What is PROM?

Premature rupture of membranes (PROM) is the breaking open of the bag of waters surrounding the baby, the amniotic sac, before labor begins. If PROM occurs before 37 weeks of pregnancy, it is called preterm premature rupture of membranes (PPROM).  With few exceptions, once the membrane ruptures a woman usually delivers her baby within one week.

In a full-term pregnancy, membranes rupture because their strength has weakened over time and the force of contractions becomes too difficult to withstand.  Before term, however, membranes can rupture for some reasons we understand and for other reasons we still haven’t grasped.  Some contributing factors to PPROM are previous preterm birth, sexually transmitted infections, vaginal bleeding, and smoking cigarettes.   That’s right, smoking cigarettes has been linked to PPROM.  So here is another good reason to quit. Women in a lower socioeconomic setting may be at higher risk for PPROM if they receive late or no prenatal care.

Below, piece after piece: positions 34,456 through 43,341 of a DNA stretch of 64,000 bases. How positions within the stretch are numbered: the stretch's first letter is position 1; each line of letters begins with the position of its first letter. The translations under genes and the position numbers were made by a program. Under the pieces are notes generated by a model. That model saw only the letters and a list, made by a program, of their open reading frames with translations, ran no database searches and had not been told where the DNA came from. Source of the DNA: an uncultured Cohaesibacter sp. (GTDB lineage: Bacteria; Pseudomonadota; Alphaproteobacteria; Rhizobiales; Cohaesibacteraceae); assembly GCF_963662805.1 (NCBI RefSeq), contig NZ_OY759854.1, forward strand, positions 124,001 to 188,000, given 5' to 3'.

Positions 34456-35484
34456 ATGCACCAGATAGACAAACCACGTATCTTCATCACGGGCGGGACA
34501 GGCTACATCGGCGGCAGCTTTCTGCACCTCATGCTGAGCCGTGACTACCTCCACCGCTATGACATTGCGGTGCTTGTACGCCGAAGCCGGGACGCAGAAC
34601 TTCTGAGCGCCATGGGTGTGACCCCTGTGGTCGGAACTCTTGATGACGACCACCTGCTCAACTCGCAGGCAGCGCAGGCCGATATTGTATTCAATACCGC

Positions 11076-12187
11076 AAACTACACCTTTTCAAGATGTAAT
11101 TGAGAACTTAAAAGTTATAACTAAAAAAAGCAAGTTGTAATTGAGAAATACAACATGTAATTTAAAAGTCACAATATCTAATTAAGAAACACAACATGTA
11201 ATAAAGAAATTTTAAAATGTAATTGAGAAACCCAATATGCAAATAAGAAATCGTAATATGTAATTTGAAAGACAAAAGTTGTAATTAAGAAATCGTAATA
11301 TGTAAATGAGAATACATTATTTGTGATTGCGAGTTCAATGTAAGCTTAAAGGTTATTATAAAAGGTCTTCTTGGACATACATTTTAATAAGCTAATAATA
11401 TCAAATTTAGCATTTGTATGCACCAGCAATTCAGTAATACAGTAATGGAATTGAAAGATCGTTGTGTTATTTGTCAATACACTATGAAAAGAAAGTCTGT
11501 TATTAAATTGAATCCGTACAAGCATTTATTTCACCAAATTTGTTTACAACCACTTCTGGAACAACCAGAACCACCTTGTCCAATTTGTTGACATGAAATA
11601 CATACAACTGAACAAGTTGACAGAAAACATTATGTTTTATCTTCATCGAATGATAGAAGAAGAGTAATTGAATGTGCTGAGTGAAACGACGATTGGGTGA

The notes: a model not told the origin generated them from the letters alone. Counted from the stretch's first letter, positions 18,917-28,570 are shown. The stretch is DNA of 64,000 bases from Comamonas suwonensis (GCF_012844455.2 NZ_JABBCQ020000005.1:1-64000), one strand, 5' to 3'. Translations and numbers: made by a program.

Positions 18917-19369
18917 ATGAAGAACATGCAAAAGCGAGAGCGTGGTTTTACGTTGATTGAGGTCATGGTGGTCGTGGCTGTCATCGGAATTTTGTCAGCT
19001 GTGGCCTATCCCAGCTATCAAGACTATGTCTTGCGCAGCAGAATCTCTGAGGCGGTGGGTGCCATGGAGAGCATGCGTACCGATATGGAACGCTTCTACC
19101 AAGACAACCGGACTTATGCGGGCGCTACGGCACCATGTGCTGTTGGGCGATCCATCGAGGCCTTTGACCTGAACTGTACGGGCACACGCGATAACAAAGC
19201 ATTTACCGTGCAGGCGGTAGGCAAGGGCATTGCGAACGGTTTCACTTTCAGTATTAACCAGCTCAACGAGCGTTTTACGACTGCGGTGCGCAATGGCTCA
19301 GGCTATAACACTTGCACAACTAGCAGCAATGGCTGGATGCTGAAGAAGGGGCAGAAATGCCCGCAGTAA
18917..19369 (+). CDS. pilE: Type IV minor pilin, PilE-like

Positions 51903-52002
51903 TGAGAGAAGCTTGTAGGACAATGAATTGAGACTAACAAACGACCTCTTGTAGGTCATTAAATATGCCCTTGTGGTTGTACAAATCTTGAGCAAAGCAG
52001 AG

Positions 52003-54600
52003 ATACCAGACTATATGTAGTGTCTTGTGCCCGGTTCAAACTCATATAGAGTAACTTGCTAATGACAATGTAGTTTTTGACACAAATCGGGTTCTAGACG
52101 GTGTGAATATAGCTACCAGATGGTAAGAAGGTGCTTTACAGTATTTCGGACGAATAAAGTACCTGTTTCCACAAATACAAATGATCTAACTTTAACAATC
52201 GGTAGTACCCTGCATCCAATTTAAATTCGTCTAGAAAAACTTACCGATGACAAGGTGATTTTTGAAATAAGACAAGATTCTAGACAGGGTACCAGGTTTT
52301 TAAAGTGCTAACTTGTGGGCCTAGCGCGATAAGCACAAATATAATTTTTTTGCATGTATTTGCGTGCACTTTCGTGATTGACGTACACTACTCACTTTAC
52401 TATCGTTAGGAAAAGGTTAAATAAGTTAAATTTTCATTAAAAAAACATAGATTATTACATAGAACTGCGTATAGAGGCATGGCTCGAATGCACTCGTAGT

Preterm PROM is not only dangerous for the baby who will be born premature, but it can also pose a serious threat to the mom because it increases her risk of infection.  Chorioamnionitis is a uterine infection that can cause a high fever, uterine pain and rapid pulse and it is important to receive treatment to avoid this.

The most common signs of PROM are a gush of water from the vagina or steady leaking, a constant wetness in your underwear no matter how many times you change it.  If you experience any symptoms, check in with your doc or midwife right away.  They can analyze the fluid, check your cervix, even do an ultrasound to see if something is going on.

To learn more about preterm birth, read our fact sheet.

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